AT&T on Friday announced it will lift its artificial, 8Mbit/s speed limit on some of its roughly 12.4 million Cricket-branded prepaid customers. The operator also said it will offer 5G across all of its Cricket pricing plans, not just its most expensive ones.
The announcement comes as T-Mobile and Verizon both work to improve their own prepaid offerings. And that's noteworthy considering a wide range of other companies – from Dish Network to EarthLink – are also playing in the space.
Broadly, the US prepaid space has long trailed the postpaid wireless industry. That's because profit margins in prepaid are relatively narrow compared with postpaid plans that are often more expensive.
Moreover, the postpaid sector appears to be growing by leaps and bounds in 2021. That's a bit of a surprise to some who had predicted last year that the COVID-19 pandemic would drive more customers to cheaper mobile service plans, amid a potential economic slowdown. That clearly hasn't happened though, likely due to the fact that the US economy has been heating up as the pandemic recedes.
Jockeying for position
For AT&T though, the operator used its new Cricket announcement to boast of its overall success in the prepaid market. "We are proud of our subscriber growth and remain committed to earning the loyalty of our customers every day," John Dwyer, president of AT&T's Cricket Wireless prepaid brand, said in a release.
The company disclosed that it counts a total of 19 million prepaid customers, with 12.4 million of those subscribing to its Cricket brand. In comparison, T-Mobile US counts around 21 million total prepaid customers while Verizon counts just 4 million.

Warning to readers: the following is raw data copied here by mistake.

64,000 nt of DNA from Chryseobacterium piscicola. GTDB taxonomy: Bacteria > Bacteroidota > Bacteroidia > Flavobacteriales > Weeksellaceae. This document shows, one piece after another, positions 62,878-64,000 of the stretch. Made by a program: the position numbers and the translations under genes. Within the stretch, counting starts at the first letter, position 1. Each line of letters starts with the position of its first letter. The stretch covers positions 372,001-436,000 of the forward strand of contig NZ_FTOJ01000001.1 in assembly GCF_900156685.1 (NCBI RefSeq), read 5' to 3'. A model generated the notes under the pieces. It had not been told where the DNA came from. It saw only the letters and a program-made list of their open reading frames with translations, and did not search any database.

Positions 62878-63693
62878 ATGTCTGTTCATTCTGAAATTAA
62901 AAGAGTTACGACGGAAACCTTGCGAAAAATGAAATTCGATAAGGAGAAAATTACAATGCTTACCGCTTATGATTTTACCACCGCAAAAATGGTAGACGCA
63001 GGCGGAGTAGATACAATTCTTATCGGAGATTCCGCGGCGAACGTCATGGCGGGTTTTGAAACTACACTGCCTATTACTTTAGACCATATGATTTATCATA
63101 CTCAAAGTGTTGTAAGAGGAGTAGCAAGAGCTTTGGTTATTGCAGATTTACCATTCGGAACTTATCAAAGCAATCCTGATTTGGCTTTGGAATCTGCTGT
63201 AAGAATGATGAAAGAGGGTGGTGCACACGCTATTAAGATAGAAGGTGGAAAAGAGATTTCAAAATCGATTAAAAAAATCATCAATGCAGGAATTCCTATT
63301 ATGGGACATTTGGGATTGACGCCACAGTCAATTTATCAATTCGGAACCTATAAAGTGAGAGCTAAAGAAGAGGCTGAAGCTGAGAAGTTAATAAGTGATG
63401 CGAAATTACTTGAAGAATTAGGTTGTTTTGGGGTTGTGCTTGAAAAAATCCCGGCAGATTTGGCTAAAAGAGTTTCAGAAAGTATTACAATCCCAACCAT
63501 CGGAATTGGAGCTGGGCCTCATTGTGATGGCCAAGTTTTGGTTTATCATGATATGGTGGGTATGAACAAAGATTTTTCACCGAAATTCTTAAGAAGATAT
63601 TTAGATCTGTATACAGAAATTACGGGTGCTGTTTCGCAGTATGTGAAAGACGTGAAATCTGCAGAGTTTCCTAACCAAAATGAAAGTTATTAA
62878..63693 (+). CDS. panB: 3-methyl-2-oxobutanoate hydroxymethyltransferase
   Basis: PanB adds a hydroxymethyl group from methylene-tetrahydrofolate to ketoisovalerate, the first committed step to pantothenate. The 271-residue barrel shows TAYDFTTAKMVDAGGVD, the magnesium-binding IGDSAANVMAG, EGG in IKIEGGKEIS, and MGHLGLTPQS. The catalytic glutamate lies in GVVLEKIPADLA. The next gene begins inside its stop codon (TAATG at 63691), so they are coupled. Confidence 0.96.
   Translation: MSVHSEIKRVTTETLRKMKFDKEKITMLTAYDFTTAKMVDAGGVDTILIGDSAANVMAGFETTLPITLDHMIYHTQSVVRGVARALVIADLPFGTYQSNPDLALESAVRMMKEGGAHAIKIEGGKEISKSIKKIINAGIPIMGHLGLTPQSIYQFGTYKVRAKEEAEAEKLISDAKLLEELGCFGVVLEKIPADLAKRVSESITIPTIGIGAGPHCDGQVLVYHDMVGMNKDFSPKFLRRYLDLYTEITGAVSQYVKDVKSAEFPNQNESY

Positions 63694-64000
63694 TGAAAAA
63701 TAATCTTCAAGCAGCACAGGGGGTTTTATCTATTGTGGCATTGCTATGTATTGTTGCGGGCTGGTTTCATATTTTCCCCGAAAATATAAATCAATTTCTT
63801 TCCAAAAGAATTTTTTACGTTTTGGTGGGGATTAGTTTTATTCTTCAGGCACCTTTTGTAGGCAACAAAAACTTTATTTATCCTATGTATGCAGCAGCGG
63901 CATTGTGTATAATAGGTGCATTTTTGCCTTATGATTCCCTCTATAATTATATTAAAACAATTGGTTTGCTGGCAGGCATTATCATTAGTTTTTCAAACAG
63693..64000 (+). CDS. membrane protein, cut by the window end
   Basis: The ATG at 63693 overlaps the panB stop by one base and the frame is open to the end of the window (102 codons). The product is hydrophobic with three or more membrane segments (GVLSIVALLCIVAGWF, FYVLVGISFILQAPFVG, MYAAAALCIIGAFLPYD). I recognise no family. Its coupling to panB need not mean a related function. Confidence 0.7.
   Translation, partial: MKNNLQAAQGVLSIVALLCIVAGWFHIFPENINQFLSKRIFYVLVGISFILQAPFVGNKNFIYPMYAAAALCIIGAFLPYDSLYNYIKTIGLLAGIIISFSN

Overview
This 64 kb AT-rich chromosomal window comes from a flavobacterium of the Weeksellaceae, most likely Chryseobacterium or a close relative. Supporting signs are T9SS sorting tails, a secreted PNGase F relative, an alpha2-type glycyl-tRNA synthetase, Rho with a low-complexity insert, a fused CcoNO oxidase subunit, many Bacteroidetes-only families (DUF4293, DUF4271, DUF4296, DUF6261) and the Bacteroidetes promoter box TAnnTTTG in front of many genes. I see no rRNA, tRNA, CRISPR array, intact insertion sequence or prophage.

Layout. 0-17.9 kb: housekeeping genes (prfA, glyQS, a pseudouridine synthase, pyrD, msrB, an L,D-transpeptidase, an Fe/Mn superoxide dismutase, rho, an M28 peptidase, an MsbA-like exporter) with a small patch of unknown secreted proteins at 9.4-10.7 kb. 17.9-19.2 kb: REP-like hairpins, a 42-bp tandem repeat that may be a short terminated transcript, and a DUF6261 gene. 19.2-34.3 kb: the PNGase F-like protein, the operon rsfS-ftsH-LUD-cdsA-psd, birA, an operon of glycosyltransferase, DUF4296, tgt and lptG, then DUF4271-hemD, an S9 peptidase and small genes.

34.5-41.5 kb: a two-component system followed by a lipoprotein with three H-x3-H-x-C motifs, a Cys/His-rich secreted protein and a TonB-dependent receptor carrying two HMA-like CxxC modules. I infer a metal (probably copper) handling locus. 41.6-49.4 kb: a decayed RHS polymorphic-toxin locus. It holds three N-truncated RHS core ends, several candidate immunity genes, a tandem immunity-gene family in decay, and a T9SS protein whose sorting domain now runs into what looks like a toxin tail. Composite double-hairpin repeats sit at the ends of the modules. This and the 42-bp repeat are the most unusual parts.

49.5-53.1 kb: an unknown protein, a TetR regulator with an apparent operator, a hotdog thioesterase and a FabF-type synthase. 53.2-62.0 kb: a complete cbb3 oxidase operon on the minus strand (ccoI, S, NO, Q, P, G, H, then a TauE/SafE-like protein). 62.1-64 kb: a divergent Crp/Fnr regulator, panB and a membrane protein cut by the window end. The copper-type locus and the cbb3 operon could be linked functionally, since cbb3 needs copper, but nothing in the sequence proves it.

AT&T's prepaid announcement comes a few months after T-Mobile fired a major attack into the industry by offering unlimited 5G prepaid services for $25 per month for one line of service – far below what most other prepaid providers charge. Today, though, most providers have responded with multiline discounts that bring the cost of prepaid family plans down to around $25 per month for three or four lines of service.
Verizon has largely remained outside of the prepaid space. But the operator expects that to change in the coming weeks if regulators approve its pending purchase of TracFone, a massive prepaid provider in the US that's owned by América Móvil. During its most recent quarterly conference call, Verizon executives reiterated their hopes that the proposed transaction will close by the end of this year. They also said that they don't expect to make many changes to TracFone's basic retail strategy, which stretches across a variety of brands from Net 10 to Straight Talk.
"They are so good on prepaid, and they've shown that," Verizon CEO Hans Vestberg said of TracFone, which counts around 20 million prepaid customers in the US. He said Verizon will support the TracFone business with its customer care services and other back-end offerings. "But clearly, we want to keep the point of sales."
Meantime, other companies continue to work to flesh out their own prepaid strategies. Dish, for example, entered the prepaid industry with the purchase of around 9 million Boost Mobile customers last year. Since then, the operator has been fleshing out a prepaid effort that stretches from healthcare services to sports betting.
But there are also a number of other, smaller prepaid providers in the US, ranging from Consumer Cellular to Google Fi. The latest entrant into this sector is EarthLink Mobile, a new MVNO service running on T-Mobile's network from the longtime Internet service provider. As noted by PCMag, this is the third time EarthLink has offered some type of mobile service. However, the latest iteration of EarthLink Mobile is offering relatively standard pricing options.
- T-Mobile, AT&T push 5G into prepaid, but Verizon holds back
- T-Mobile thumbs nose at Dish with new prepaid promotion
- How and why Verizon acquired TracFone